His older brother, Josiah, in toddlerhood favored a little book about the habits of cats!  One page told about a bad cat scratching the furniture.  Never fail, he’d reach over and claw the drawing and say, “Bad cat!” Their home had a connection point for that: a “bad cat” who similarly reached under the furniture covers to scratch!

When our grandsons come over for care, these books (culled from yard sales) are among the dozens in two bookcases in our living room.  Yes, we have a cache of other toys, but I always try to include “reading time” during their visits to us.  It’s paid off. The other day I opened a simple book with Josiah (not yet 5) and ran my finger along the text...and listened to him sound out the words and read it to me.  His mom takes them to the library and they regularly read to the boys—and it’s reaping benefits.

Soon, I hope, their spiritual development will blossom and they’ll come to the point where they can live out the words of an Old Testament prophet: “When your words came, I ate them; they were my joy and my heart’s delight, for I bear your name, O Lord God Almighty” (Jeremiah 15:16).

I am grateful for pastors, Christian speakers, and writers who have helped me “eat” God’s Word. So many passages have become my “joy and heart’s delight” as I learn to praise God and trust Him in the hard and confusing times.  You’ll find lots of colored underlining in my Bible, a virtual rainbow of promises that have entered my heart.  They’re the places where God has “tickled my nose” or reminded me of bad habits (like cats who scratch furniture).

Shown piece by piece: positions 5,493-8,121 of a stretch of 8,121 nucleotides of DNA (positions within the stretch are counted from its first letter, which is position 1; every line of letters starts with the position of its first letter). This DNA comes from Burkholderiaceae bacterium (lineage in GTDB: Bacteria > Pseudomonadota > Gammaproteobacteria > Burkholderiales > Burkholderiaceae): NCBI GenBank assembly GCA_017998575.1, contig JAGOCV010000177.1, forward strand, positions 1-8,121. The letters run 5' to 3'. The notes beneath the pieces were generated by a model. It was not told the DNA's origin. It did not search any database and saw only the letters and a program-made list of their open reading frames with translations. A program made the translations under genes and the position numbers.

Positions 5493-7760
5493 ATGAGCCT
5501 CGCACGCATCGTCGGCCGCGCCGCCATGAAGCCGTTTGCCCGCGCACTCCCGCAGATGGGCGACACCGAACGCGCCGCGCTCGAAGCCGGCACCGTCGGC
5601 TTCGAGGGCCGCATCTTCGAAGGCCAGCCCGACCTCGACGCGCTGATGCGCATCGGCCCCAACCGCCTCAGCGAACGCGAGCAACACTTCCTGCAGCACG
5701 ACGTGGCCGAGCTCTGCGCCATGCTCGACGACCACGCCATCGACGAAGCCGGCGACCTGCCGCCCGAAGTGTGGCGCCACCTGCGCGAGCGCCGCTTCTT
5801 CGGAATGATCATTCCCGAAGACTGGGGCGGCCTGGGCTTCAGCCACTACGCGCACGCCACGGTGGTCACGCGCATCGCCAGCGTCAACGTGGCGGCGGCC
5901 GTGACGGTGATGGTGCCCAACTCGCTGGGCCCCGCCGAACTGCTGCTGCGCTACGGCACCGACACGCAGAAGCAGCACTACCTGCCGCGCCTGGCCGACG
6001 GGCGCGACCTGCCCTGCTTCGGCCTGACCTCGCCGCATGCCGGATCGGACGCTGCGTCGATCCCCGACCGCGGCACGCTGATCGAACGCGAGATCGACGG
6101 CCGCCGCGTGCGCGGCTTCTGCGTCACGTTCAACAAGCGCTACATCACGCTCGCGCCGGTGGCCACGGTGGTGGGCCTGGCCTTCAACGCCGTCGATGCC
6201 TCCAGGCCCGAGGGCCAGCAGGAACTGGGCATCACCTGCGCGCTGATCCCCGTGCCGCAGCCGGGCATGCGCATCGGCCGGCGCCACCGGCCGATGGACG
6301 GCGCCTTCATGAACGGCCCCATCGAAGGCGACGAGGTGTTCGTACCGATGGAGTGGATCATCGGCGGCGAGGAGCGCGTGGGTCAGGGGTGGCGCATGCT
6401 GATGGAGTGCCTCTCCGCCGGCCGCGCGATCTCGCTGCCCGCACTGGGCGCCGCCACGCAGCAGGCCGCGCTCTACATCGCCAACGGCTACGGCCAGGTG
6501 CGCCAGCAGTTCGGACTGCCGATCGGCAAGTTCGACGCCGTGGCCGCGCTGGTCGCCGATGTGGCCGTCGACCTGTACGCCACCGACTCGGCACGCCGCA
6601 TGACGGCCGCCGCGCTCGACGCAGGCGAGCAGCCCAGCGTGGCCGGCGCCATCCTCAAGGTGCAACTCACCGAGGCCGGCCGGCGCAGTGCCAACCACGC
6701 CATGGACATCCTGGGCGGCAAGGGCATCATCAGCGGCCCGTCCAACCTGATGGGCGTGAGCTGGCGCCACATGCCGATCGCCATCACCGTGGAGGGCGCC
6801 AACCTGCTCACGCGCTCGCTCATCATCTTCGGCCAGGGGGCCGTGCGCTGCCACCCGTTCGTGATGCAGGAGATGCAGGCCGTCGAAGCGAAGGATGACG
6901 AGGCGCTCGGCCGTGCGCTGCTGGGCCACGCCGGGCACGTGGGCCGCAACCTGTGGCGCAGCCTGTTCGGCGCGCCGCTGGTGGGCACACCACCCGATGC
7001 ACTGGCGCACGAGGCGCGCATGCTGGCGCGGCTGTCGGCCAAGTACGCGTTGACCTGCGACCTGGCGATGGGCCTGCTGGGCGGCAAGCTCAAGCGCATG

At different times in my life, different scripture passages have become “favorites” as I have needed comfort, assurance, instruction and admonition.  Recently I’ve been going through Proverbs to help me sort out why some people are so hard to get along with. But then I dip back into other passages, like Romans 8 and how nothing of the world’s problems can keep me from God’s amazing love. I memorized that chapter a few months before my world crashed with my parents’ deaths only six months apart. Did I need that word of encouragement? You know I did!

I know my grandsons will soon “graduate” beyond Cuddles and Thomas (and even Winnie the Pooh, still a favorite). I’m glad to share the world of children’s literature with them.  But I will also pray that they will yearn for—yes, “eat”—God’s Word, and grow up as strong, true men of God.  

Friday, May 11, 2018

MY MYSTERY GRANDMOTHER


My paternal grandparents--date unknown, probably about 1913
I’m seeing way too many ads these days that encourage you to spit in a tube, then send it (with the required payment) to a place that promises to detail your ancestral DNA.  You just may be surprised to learn where your relatives came from. I have no need to do that, thanks to my mother. The oldest of nine, she had many warm and sprawling connections among her Norwegian kin. She loved digging into her genealogy and left many charts, photos, and stories behind when she died.

That wasn’t true of my dad, born in Missoula, Montana, into a family with roots in various parts of Germany.  His dad was a railroad engineer out of Missoula who somehow met and fell in love with a young lady who taught in Phillipsburg, about eighty miles away.  She had the delightful first name of “Alvina," meaning "noble friend.” I have this undated copy of a newspaper clipping about their marriage:

Miss Mohr is one of the best-known and most highly respected young ladies of Phliipsburg.  Mr. Doering, who is a railway locomotive fireman [and then it named his employers]. The happy couple left on their bridal trip to Seattle, to return later and make their home in Missoula.